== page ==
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April 16, 1996

AKZO NOBEL SALT, INC., f/k/a AKZO SALT, INC., Defendant.

The opinion of the court was delivered by: LARIMER


 This is a diversity action brought by Integrated Waste Services, Inc. ("IWS") and Bear Development Company, Inc. ("Bear") against Akzo Nobel Salt, Inc. ("Akzo"). Plaintiffs assert claims for negligence, strict liability for conducting an abnormally dangerous activity, nuisance, and trespass, all in connection with certain salt-mining activities undertaken by Akzo. Akzo has moved for summary judgment.


 The parties in the instant case were also parties, or are the successors to parties, in a prior case before this court, International Salt Co. v. Geostow, 87-CV-1501L. Akzo, which was then known as International Salt Company, *fn1" sought a declaration of its rights under certain deeds to the use and ownership of the mining or containing chamber created by its salt mining operation in Retsof, New York. The defendants in that case included surface owners and other parties who had acquired the surface owners' purported possessory interests in the chambers, which the latter parties planned to use to store incinerator ash.

 In a Decision and Order entered on October 12, 1988, I granted partial summary judgment in favor of Akzo, and held that it was the owner in fee simple of all salt in the mine and that it presently had the exclusive right to use and enjoy the chamber created by the mining operations. International Salt Co. v. Geostow, 697 F. Supp. 1258, 1270 (W.D.N.Y. 1988). I also held, however, that Akzo did not have a fee simple absolute estate in the containing chamber created by the extraction of salt. Id. On cross-appeals by both sides, the Second Circuit affirmed. International Salt Co. v. Geostow, 878 F.2d 570 (2d Cir. 1989). *fn2"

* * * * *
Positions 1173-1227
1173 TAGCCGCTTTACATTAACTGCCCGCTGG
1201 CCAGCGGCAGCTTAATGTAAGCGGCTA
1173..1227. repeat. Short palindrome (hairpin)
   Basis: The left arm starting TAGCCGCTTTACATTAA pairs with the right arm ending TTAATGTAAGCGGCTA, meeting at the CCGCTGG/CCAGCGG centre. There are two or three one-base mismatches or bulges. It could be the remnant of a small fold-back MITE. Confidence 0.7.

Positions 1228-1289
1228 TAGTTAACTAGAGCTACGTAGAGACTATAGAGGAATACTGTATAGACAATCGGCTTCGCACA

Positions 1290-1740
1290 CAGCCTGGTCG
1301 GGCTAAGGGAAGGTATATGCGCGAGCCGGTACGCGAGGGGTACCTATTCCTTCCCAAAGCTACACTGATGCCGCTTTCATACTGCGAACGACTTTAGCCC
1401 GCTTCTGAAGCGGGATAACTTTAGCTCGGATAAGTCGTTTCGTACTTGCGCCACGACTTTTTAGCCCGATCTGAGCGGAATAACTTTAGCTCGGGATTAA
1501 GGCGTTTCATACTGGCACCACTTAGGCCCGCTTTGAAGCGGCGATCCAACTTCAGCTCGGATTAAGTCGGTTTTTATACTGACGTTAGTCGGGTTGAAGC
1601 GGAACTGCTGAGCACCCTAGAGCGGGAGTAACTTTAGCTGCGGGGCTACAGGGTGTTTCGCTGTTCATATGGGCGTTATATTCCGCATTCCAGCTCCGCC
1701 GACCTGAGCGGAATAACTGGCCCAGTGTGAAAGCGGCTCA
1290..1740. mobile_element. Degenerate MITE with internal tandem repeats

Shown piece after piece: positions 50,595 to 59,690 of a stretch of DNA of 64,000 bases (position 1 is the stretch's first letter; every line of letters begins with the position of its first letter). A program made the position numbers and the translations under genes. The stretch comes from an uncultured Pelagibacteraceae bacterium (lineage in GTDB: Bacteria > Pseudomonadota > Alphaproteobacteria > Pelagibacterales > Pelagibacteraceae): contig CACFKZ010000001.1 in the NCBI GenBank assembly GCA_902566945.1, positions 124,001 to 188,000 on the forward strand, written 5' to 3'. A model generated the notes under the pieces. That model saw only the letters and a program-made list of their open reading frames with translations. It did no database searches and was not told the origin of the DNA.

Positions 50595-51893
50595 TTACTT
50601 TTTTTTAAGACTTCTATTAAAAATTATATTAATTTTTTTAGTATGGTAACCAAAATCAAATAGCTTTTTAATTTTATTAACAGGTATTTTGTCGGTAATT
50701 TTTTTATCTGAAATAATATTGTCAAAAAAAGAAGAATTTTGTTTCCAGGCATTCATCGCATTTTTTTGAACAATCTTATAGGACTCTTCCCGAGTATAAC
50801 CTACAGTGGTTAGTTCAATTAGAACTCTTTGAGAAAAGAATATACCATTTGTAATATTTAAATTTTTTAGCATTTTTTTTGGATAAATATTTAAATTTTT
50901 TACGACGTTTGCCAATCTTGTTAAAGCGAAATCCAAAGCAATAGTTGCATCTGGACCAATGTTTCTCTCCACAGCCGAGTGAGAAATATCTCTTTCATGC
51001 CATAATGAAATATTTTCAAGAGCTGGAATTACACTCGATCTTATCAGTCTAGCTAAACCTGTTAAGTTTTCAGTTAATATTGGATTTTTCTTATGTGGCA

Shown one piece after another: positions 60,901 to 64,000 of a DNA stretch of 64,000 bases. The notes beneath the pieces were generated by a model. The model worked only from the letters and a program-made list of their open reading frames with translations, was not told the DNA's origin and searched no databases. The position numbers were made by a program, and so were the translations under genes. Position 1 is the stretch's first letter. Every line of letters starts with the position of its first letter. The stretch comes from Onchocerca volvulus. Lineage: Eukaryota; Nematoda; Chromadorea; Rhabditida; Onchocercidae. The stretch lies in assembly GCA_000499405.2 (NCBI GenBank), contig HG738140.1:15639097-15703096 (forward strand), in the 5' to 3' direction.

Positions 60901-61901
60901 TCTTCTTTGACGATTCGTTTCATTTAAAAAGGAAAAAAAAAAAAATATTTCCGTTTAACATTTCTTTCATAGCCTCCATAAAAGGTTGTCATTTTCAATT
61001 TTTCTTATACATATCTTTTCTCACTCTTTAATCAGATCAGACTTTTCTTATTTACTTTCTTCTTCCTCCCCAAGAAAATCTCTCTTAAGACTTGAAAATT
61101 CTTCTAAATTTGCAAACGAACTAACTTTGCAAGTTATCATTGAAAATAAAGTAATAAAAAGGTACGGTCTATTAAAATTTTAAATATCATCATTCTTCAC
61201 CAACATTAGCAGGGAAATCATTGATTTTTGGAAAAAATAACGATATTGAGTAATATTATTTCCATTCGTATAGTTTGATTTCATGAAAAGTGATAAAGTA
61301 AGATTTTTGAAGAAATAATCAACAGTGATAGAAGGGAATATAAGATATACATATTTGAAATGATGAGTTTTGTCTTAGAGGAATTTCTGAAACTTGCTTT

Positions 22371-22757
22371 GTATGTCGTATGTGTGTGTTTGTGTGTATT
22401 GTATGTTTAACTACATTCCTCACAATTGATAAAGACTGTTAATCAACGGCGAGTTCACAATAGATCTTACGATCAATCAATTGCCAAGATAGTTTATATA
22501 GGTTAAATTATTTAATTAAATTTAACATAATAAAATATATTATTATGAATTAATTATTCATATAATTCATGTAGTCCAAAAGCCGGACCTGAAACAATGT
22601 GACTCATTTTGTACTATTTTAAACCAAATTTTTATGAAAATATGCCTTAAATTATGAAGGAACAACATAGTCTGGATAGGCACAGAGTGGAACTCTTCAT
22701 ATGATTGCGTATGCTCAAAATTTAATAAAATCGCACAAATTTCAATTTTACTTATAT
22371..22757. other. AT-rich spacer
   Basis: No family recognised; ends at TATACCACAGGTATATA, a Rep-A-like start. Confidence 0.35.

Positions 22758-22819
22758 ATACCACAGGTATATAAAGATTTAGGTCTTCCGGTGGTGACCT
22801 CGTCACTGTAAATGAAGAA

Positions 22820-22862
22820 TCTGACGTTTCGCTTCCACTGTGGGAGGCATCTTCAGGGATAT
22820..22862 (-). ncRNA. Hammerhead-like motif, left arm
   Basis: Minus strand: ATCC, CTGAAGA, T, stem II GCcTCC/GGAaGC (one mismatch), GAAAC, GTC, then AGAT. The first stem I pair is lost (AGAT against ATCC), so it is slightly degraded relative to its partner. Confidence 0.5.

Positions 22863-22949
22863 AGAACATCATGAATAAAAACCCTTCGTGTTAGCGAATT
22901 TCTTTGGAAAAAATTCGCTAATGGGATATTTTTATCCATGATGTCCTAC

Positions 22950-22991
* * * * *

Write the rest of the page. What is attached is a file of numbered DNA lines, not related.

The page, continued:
Although the issue of the surface owners' rights was not squarely presented in International Salt, both my decision and that of the Court of Appeals indicated that the right to possession of the mining chambers would revert to the surface owners when the salt in the mine was completely exhausted, or when Akzo abandoned the mine. See 697 F. Supp. at 1298; 878 F.2d at 576.

 On March 1, 1992, Bear (which had been one of the defendants in International Salt), along with IWS, which is an affiliate of Bear, and several other parties entered into an agreement with Akzo ("the Agreement"). Bear and the other parties ("the sellers") had previously purchased some of the surface owners' rights in the mining chambers. Although Akzo had a present possessory interest in the chambers, then, the sellers owned interests in the chambers that would become possessory upon the exhaustion or abandonment of the mine.

  The Agreement concerned a plan to use the mining chambers for commercial ash disposal. The nature of Akzo's and the sellers' respective interests in the mining chambers required some kind of joint undertaking between them for this project. Neither Akzo nor the sellers could store ash in the cavities without obtaining the other's consent or by acquiring the other's rights. Akzo could not store ash on its own because its possessory right was only for the purpose of mining salt, not for other operations. The sellers could not store ash in the cavities because they had no present right of possession at all.

 Under the Agreement, Akzo received an option to buy the seller's interests in the property for use in an ash-disposal project. In exchange for the option, Akzo agreed to make mortgage payments on the property until the closing date of the purchase, or, if the purchase was not consummated, until the Agreement expired or was terminated. If Akzo exercised its option and the project went forward, Akzo agreed to pay IWS royalties once ash disposal began.

 In March 1994, a portion of the mine collapsed, and water began entering the mine, eventually at the rate of millions of gallons per day. Although mining has continued in other parts of the mine, eventually the entire mine will fill with water and become unusable.

 When the mine collapsed, therefore, the plans for the ash-disposal project collapsed as well. Accordingly, on February 27, 1995, Akzo terminated the Agreement.